Tokyo 2020 President Criticises Japanese Olympic Team For Not Singing National Anthem Properly
Tokyo 2020 President Yoshirō Mori has launched a scathing tirade on athletes due to represent his home nation at the Olympic Games in Rio de Janeiro next month, warning them they would not be considered “representatives of Japan” if they did not sing the national anthem properly.
Mori, who has a reputation for public gaffes, verbally attacked those athletes on stage at a send-off event for the Japanese Olympic team after they sung the “Kimigayo” anthem.
“Why can’t you all sing the national anthem together?” he said.
The former Japanese Prime Minister, who once refused to speak English at a Sochi 2014 press conference because it was the “language of the enemy”, then went on to declare that those athletes who did not sing the anthem with gusto do not deserve to compete for Japan.
“It’s not just a case of mouthing the words,” Mori said.
“If you get to stand on the winners’ podium, sing the national anthem with a loud voice.
“If you won’t sing the national anthem, then you can’t consider yourselves representatives of Japan – that’s what I want to say to you.”
During the event, Mori pointed to Japan’s Rugby World Cup team, who earned global plaudits for their displays at last year’s tournament in England, as an example of athletes from the country singing the anthem passionately.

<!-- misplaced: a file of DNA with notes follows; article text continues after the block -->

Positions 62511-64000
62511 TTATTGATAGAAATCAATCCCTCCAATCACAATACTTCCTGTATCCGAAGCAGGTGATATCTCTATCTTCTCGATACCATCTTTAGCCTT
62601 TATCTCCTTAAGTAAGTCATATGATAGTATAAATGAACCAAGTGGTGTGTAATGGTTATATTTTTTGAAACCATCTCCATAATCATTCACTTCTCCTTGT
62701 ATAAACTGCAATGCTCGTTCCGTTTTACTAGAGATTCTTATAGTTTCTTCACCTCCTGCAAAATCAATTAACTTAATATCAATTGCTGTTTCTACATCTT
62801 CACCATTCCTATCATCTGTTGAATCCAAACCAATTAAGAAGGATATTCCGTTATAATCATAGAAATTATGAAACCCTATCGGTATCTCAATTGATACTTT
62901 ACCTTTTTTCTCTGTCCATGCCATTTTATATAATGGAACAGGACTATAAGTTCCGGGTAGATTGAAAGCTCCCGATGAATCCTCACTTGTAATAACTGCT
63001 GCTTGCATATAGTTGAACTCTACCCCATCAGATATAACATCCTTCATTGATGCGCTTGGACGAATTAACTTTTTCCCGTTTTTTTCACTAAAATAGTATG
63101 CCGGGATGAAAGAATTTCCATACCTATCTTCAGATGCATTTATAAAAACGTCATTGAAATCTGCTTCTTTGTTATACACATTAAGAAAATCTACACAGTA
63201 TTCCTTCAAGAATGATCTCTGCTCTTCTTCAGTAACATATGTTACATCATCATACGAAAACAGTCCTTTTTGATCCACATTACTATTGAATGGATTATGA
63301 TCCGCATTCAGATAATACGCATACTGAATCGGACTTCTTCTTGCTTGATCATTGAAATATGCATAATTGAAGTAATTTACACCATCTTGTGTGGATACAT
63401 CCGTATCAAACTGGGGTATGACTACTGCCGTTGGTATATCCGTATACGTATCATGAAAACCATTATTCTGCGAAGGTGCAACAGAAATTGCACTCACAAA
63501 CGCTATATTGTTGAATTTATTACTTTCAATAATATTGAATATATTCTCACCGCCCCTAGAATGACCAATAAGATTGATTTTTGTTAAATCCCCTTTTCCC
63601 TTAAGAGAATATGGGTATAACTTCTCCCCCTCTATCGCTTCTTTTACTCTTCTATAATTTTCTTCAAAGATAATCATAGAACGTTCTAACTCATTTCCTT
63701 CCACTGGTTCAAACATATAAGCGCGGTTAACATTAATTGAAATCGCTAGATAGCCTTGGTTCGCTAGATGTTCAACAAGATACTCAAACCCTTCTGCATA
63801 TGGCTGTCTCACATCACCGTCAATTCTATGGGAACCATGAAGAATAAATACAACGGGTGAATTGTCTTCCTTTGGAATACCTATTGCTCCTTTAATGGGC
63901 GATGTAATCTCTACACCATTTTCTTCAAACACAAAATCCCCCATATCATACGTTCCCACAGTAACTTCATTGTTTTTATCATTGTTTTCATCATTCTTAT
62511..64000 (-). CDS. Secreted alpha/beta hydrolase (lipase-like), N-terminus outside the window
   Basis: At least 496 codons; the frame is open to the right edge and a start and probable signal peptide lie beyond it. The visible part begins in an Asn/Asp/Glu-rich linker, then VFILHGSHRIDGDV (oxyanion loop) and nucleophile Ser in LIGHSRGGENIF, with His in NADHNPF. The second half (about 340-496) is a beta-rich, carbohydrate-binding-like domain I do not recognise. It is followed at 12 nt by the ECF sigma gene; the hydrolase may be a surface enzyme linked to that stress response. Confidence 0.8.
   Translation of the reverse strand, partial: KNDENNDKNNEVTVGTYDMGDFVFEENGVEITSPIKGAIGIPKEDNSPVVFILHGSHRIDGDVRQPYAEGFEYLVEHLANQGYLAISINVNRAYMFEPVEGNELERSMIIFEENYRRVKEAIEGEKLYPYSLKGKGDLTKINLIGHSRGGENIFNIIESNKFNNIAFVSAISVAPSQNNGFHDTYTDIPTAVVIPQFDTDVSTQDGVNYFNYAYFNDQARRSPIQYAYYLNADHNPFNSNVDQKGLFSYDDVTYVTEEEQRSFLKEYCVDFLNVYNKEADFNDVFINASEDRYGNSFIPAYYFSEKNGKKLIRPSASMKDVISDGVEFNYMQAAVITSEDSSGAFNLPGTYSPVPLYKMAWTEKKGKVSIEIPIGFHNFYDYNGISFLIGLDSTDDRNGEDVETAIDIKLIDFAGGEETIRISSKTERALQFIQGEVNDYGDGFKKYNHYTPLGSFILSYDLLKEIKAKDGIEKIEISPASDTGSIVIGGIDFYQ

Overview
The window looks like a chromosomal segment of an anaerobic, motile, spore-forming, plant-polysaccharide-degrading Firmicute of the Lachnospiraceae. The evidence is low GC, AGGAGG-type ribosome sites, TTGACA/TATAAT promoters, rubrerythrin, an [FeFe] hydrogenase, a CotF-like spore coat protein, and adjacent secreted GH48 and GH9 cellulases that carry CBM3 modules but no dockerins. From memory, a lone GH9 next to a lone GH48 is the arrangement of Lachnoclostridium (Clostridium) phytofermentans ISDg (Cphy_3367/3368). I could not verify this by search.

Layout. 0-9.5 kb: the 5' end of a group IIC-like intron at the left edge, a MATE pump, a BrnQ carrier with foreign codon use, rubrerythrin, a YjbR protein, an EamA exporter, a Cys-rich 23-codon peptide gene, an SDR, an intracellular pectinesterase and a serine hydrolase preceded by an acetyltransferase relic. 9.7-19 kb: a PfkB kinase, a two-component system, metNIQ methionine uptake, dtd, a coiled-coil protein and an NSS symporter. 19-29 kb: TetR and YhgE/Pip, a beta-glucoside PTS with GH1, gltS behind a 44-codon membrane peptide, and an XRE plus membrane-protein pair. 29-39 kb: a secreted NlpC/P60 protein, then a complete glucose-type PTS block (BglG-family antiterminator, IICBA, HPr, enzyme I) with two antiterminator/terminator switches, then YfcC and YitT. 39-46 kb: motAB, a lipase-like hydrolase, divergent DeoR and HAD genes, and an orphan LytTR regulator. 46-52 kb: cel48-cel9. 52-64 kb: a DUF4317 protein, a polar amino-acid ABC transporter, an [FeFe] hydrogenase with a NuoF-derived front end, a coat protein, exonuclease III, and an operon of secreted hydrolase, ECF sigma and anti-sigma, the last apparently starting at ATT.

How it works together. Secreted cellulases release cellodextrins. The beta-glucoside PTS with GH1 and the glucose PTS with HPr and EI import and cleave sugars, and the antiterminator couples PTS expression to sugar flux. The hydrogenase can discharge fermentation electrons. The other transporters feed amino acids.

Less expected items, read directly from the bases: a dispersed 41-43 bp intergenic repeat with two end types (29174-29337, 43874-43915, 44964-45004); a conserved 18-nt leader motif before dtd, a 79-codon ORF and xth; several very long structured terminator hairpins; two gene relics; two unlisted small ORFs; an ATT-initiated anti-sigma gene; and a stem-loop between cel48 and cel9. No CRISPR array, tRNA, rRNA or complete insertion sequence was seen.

A number of the players in the team were visibly emotional when performing a rendition of “Kimigayo” at the competition.
Japan’s women’s football side were also in “floods of tears” during their country’s anthem at the 2011 World Cup, where they beat the United States on penalties in the final.
The development marked the latest in a series of embarrassing errors from Mori, who also publicly criticised Vancouver 2010 figure skating silver medallist Mao Asada at Sochi 2014.
After Asada, one of Japan’s most recognised sportswomen, had failed to complete a trademark triple axel, Mori declared: “That girl, she is always falling at critical moments.”
Around 10,000 people attended the send-off event, where Japan set a medal target of between 22 and 30 golds.
Japan claimed a record haul of 38 at London 2012, seven of which were gold.
“I really feel the onus is on me,” Yuji Takada, the delegation’s general manager, said.
“I want us to win as many medals as possible.”
By Liam Morgan
Republished with permission from insidethegames.biz